• award temporary custody or temporary visitation rights of any minor children born to, or adopted by, you and the abuser;
    • award financial support to you (if you and the abuser are married) and other persons the abuser has an obligation to support such as any children you have together;
    • direct the abuser to attend available counseling programs that address violence and control issues or substance abuse problems;2
    • direct the abuser to get rid of all firearms in his/her possession within 48 hours by giving them to a third party who is not prohibited from possessing firearms, selling them, or disposing of them in any other legal way. In addition, the order of protection will include language warning the abuser that s/he is prohibited from possessing firearms while the order of protection is in effect.3

1 TN ST §§ 36-3-606(a); 36-3-621(a)
2 TN ST § 36-3-606(b)
3 TN ST § 36-3-625(a)(2), (b)(1)

What types of protection orders are there? How long do they last?

In Tennessee, there are two types of protection orders for victims of domestic abuse, stalking and sexual assault:

Temporary Protection Orders (TPOs)
Temporary protection orders can be issued for “good cause,” which usually means that the judge believes that there is an immediate and present danger of abuse.  Temporary protection orders are short-term orders that are designed to protect you until you are issued an extended protection order.  The order can be granted ex parte, which means that the order is issued without prior notice to the abuser and without him/her being there in court.  You can ask for a temporary protection order at the same time as you ask for an extended protection order.  A temporary protection order lasts 15 days, or until the full hearing for your extended protection order.1

Extended Protection Orders (EPOs)

Extended protection orders are issued after a full court hearing where both sides have the opportunity to appear in court.  Extended protection orders last up to one year.  Orders can be extended for one-year periods – see How do I change or extend the protection order? for more information.2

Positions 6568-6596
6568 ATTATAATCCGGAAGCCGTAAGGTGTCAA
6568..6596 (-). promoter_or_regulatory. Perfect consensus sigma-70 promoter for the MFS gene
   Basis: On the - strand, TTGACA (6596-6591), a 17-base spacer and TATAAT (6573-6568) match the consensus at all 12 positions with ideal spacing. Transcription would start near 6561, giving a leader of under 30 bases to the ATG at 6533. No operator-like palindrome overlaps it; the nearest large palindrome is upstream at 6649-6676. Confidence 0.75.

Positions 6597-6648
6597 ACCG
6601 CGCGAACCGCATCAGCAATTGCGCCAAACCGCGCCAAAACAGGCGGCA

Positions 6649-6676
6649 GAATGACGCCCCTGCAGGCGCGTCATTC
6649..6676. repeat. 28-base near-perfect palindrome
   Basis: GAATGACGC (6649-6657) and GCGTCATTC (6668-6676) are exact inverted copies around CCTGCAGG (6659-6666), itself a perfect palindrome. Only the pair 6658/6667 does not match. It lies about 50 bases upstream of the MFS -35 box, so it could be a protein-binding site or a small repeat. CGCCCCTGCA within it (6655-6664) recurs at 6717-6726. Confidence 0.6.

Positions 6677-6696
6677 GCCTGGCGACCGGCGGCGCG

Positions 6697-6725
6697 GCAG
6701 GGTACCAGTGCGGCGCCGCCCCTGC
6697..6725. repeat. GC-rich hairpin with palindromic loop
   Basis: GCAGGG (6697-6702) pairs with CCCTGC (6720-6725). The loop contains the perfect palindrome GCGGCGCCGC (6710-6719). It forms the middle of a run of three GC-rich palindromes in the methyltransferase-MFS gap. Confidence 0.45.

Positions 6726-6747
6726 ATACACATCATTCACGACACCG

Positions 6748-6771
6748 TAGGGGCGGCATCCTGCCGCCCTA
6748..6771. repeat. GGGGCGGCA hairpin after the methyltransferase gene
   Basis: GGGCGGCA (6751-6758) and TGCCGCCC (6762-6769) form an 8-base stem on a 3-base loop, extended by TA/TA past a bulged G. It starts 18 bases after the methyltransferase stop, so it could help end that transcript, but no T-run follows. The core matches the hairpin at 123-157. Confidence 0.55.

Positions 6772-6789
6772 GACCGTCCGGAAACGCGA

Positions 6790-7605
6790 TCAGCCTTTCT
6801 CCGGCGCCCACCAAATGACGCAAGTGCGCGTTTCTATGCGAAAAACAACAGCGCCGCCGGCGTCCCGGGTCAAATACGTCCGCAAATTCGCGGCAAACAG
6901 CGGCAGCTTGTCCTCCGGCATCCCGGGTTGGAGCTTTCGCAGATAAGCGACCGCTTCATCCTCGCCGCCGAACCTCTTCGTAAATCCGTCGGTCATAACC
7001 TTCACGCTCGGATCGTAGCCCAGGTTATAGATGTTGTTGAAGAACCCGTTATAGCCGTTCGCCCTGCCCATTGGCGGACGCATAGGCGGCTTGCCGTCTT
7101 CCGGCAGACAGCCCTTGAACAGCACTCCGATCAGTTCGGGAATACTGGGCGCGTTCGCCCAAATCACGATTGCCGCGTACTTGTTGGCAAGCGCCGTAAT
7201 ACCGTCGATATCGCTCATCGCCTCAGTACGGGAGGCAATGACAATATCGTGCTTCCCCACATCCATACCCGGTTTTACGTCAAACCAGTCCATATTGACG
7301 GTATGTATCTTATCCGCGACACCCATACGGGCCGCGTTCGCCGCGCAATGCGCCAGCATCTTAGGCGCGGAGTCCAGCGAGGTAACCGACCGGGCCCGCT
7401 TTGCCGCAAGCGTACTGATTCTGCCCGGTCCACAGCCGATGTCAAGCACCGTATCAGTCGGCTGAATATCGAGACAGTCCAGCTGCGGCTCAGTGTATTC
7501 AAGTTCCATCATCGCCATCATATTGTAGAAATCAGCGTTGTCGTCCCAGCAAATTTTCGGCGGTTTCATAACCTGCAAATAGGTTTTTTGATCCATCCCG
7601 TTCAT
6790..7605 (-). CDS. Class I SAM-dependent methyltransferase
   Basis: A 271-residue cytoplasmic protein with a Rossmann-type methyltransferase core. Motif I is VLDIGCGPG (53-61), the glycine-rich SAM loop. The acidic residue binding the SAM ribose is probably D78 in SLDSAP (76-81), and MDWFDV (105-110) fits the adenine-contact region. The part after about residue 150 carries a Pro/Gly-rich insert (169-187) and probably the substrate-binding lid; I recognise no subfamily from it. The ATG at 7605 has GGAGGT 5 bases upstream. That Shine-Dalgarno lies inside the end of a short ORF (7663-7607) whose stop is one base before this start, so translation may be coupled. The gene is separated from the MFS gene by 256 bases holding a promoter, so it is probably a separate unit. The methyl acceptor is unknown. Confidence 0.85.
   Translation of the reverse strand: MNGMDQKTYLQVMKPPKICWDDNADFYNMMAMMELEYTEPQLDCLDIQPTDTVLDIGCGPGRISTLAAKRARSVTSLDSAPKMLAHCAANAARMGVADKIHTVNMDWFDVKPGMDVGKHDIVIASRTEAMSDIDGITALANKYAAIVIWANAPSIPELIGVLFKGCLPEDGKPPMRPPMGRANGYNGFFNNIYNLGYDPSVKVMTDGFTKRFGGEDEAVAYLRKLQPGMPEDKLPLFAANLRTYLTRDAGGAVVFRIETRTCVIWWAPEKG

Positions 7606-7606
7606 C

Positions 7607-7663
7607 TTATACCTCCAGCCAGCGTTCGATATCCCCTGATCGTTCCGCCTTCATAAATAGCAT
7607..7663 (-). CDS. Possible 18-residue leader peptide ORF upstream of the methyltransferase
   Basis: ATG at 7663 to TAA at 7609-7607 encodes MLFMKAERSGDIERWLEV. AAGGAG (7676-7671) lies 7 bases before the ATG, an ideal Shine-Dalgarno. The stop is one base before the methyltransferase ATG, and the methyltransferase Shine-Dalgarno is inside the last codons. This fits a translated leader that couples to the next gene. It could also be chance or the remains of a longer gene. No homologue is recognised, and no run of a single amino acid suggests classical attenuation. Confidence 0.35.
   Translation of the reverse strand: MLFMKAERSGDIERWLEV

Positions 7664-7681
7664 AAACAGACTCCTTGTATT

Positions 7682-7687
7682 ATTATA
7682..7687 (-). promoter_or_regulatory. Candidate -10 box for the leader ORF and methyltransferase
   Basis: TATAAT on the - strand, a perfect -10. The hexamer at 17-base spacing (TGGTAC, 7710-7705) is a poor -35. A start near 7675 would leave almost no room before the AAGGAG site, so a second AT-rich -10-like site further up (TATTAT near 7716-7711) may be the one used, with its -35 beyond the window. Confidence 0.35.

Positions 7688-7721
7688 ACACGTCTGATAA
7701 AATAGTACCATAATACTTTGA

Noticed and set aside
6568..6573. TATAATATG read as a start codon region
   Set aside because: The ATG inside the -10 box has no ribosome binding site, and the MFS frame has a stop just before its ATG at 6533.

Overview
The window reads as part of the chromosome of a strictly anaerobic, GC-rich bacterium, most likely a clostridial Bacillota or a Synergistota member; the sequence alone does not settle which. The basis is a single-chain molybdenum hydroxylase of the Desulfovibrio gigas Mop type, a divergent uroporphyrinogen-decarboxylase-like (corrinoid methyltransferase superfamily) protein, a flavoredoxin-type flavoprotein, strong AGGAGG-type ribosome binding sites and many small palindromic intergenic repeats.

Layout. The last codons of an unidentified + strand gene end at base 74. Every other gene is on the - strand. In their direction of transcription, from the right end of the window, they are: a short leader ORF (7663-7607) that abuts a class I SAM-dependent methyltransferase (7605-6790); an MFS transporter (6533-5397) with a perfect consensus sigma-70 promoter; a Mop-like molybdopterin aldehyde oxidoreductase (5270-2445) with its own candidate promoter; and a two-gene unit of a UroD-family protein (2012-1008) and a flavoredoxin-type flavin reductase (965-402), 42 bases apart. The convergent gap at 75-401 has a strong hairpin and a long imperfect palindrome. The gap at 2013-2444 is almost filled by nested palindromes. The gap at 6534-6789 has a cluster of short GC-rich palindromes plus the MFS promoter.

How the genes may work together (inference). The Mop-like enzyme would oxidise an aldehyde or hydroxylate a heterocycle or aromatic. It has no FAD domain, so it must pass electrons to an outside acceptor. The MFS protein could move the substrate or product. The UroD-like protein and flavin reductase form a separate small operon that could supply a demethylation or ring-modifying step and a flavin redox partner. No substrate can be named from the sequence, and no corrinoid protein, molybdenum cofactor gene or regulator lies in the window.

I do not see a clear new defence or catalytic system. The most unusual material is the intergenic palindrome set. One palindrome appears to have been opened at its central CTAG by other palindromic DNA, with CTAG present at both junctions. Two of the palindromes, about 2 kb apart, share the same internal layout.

1 TN ST 36-3-605(a), (b)
2 TN ST 36-3-605(b)

In which county can I file for a protection order?

If the abuser lives in Tennessee, you have to file the petition in the county where the abuser lives, or in the county in which the domestic abuse, stalking, or sexual assault took place. If the abuser does not live in Tennessee, you can file the petition in the county where you live.1

1 TN ST § 36-3-602(d)

Si el agresor vive en otro estado, ¿puedo conseguir una orden en su contra?

Si el/la agresor/a vive en un estado diferente al suyo, el/la juez/a podría no tener “jurisdicción personal” (poder) sobre ese/a agresor/a. Esto significa que es posible que el tribunal no pueda otorgar una orden en contra de él/ella.

Hay algunas formas en las que una corte puede tener jurisdicción personal sobre un/a agresor/a que es de otro estado:

  1. El/la agresor/a tiene una conexión sustancial a su estado. Quizás el/la agresor/a viaja regularmente a su estado para visitarlo/a, por negocios, para ver la familia extendida, o el/la agresor/a vivía en su estado y huyó recientemente.
  2. Uno de los actos de maltrato “ocurrió” en su estado. Quizás el/la agresor/a le envía mensajes amenazantes o le hace llamadas acosadoras desde otro estado pero usted lee los mensajes o contesta las llamadas mientras usted está en su estado. El/la juez/a puede decidir que el maltrato “ocurrió” mientras estaba en su estado. También puede ser posible que el/la agresor/a estaba en su estado cuando le maltrató pero desde entonces se fue del estado.
  3. Otra forma para que la corte adquiera jurisdicción es si usted presenta su petición en el estado donde usted está, y el/la agresor/a recibe notificación de la petición de la corte mientras él/ella está en ese estado.

Sin embargo, aunque nada de esto aplique a su situación, eso no necesariamente significa que usted no pueda conseguir una orden. A usted le pueden dar una orden por consentimiento o el/la juez/a puede encontrar otras circunstancias que permitan que la orden sea dada. Puede leer más sobre jurisdicción personal en nuestra sección de Asuntos Básicos del Sistema Judicial - Jurisdicción Personal.

Nota: Si el/la juez/a de su estado se niega a dar una orden, usted puede pedir una orden en la corte del estado donde vive el/la agresor/a. Sin embargo, recuerde que es probable que usted necesite presentar la petición en persona y asistir a varias citas en la corte, lo cual podría ser difícil si el estado de el/la agresor/a es lejos.